Scientist from Icahn School of Medicine have been able to simultaneously evaluate the functions of hundreds of genes with resolution reaching single-cell level using a newly developed novel Genetic Barcoding technology. The study, featured in the recent issue of journal Cell, describes the new technology that relies on barcoding approach using a specific protein.
Although the sequencing of human genome was pioneered by scientists in the early 2000s, revealing a set of over 20,000 protein-coding genes, various functions of an individual gene had remained unknown. As a result, it limited the understanding of working of human genome and how it can be used to detect, prevent, and cure a disease.
At time period between 2012 and 2013, scientists developed a powerful approach for editing genes, known as CRISPR (clustered regularly interspaced short palindromic repeats) that can be used to identify many functions of the genes. It was one of the major scientific breakthroughs but scientists continue to face several challenges with using CRISPR such as the inability to study a multitude of genes and their innumerable possible roles.
The recently developed Genetic Barcoding technology, however, could address the challenge for analyzing genome functions at a remarkable scale. According to Maxime Dhainaut, Ph.D. and Aleksandra Wroblewska, Ph.D. who led the research team, they have created a novel tool that can barcode and track a record of various CRISPRs using epitopes, a synthetic protein. Termed as Pro-codes, the protein barcodes allow huge number of CRISPRs to be used together to eliminate a large group of genes.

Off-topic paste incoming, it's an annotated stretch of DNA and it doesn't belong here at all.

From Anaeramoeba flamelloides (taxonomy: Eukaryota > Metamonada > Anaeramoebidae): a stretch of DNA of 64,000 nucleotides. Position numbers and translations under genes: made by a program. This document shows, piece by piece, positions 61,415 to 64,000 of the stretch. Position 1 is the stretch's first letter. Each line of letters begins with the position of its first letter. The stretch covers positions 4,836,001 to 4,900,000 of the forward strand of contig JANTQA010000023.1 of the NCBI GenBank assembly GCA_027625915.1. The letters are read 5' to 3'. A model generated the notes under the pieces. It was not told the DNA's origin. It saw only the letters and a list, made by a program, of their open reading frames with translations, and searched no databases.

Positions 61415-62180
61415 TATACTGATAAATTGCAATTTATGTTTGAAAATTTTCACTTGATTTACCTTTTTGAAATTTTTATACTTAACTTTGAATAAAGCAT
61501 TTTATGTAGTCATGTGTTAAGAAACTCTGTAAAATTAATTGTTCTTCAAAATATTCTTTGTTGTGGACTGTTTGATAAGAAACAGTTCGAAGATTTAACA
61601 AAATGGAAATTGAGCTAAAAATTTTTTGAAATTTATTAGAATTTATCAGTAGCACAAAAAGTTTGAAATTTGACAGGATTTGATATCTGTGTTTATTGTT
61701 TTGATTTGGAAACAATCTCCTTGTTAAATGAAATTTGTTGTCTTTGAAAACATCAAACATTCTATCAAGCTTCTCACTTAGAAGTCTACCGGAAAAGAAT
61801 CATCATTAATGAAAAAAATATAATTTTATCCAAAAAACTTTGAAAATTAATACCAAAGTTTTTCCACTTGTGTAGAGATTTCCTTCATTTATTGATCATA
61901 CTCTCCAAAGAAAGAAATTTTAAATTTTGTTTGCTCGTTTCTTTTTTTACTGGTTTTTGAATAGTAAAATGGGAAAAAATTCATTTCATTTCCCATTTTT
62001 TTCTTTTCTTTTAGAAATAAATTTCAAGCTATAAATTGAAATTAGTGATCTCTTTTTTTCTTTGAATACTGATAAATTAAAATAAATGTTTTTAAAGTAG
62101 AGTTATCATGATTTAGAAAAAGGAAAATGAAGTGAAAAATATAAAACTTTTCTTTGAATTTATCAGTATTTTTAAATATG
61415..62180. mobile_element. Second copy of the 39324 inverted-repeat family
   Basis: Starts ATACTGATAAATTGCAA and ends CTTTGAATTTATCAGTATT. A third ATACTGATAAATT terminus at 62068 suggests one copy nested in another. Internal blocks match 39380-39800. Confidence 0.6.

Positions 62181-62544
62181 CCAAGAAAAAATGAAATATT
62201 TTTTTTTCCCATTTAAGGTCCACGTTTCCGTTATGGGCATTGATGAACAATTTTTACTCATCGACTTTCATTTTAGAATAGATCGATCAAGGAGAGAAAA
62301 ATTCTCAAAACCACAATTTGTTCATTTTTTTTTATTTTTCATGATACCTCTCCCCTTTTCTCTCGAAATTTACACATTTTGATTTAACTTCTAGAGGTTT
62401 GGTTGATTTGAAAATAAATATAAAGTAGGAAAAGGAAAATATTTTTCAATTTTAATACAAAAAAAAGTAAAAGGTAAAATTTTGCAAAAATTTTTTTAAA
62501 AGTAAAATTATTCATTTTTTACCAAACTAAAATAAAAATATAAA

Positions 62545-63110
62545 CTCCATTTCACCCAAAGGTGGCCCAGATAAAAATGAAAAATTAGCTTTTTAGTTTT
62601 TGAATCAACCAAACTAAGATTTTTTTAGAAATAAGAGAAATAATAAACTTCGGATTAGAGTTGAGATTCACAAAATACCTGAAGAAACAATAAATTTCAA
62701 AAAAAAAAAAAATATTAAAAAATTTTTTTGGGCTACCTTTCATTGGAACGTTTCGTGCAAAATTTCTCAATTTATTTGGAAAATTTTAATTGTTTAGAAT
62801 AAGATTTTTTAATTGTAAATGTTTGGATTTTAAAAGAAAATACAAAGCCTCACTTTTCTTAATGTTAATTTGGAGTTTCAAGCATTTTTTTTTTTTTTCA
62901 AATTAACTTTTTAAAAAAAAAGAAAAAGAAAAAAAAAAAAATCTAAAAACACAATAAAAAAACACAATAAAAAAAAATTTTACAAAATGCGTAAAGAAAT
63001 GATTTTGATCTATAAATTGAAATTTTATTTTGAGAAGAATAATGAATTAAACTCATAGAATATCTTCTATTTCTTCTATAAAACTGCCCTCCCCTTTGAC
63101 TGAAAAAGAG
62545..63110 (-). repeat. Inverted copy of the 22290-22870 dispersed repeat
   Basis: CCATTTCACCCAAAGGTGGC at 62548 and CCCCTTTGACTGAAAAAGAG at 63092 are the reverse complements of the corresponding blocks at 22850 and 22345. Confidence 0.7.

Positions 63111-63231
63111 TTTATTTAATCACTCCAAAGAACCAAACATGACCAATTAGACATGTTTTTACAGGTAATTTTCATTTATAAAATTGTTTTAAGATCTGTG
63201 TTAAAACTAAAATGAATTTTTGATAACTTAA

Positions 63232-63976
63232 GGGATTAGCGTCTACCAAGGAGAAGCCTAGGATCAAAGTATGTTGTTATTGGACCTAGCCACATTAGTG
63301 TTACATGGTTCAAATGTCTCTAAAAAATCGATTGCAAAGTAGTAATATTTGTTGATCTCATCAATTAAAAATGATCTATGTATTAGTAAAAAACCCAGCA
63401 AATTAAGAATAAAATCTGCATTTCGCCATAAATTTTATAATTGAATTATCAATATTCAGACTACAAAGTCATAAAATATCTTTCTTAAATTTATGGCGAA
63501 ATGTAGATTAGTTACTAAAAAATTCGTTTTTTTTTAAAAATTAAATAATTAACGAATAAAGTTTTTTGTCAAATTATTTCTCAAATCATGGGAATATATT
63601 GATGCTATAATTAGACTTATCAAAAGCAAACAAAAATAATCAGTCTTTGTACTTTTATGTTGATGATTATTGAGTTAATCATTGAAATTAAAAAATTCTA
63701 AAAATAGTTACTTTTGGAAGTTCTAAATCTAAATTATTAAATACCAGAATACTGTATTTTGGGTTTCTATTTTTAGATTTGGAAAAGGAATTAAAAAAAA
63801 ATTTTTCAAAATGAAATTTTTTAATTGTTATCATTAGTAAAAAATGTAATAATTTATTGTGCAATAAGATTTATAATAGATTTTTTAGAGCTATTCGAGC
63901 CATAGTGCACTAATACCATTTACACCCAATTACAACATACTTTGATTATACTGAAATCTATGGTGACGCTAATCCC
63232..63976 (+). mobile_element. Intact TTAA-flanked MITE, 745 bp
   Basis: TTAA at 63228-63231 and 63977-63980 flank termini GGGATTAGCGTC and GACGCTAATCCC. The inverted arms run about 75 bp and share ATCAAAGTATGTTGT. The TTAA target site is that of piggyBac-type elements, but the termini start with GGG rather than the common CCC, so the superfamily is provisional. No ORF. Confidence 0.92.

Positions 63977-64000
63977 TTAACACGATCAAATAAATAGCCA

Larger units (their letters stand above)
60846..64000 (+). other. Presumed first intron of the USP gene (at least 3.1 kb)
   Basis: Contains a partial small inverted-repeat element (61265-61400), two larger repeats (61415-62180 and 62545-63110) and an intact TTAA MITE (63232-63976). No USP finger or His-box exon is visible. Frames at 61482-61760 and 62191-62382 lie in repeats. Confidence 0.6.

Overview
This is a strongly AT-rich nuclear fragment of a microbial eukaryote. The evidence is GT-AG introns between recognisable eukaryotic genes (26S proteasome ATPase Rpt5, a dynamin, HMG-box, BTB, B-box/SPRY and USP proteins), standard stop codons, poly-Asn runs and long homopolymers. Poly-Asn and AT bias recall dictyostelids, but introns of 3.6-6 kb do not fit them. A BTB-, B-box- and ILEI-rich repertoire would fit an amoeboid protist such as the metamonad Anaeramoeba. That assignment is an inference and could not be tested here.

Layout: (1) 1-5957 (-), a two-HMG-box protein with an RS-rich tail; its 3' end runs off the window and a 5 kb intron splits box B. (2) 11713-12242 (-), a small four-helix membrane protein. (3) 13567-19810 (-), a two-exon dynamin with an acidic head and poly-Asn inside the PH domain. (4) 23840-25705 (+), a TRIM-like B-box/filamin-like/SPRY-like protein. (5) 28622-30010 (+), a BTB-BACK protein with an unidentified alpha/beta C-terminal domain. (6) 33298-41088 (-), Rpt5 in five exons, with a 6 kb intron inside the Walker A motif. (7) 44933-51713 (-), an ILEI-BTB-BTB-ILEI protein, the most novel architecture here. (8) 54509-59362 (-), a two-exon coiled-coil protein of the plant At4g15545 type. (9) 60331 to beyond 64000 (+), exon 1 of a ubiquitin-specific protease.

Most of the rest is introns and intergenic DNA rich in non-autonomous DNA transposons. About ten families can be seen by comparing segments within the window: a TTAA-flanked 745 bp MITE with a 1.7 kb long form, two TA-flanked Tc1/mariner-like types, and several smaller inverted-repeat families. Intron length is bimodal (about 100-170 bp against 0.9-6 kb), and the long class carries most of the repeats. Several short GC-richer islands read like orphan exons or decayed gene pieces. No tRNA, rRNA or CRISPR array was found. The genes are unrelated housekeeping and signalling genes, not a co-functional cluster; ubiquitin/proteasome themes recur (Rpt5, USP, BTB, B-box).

Although there have been technologies for pooling CRISPRs, the new approach rely extremely on DNA as a barcode and allow only low resolution look into gene function. According to the researchers, the Pro-Code technique provides a way for scientists to characterize the biologic effects of a gene to a greater extent. Further, they used the new technology to discover genes for the immune system to protect from complex diseases such as cancer.
In the study, the researchers generated CRISPRs to target the deletion of suspected genes responsible for immune regulation, and paired them with the Pro-codes. While the Pro-code libraries were introduced to cancer cells, the tumors were targeted with killer T-cells that had been maneuvered to detect the cancer cells. The T-cells rapidly knocked out majority of the cancer cells, while some cells have completely resisted death. The novel technology helped to determine the loss of genes through the resistant cells and a major clinical target of cancer immunotherapy – a negative regulator for the immune checkpoint PD-L1.
As reported in Medical Express, the Pro-code technology could greatly accelerate annotation of the human genome which has been one of the goals of the post-genome era, citing a senior author Brian Brown, Ph.D. It gives new insights in cancer immunology and is a key to search disease-causing genes that could result into novel drug targets, he said.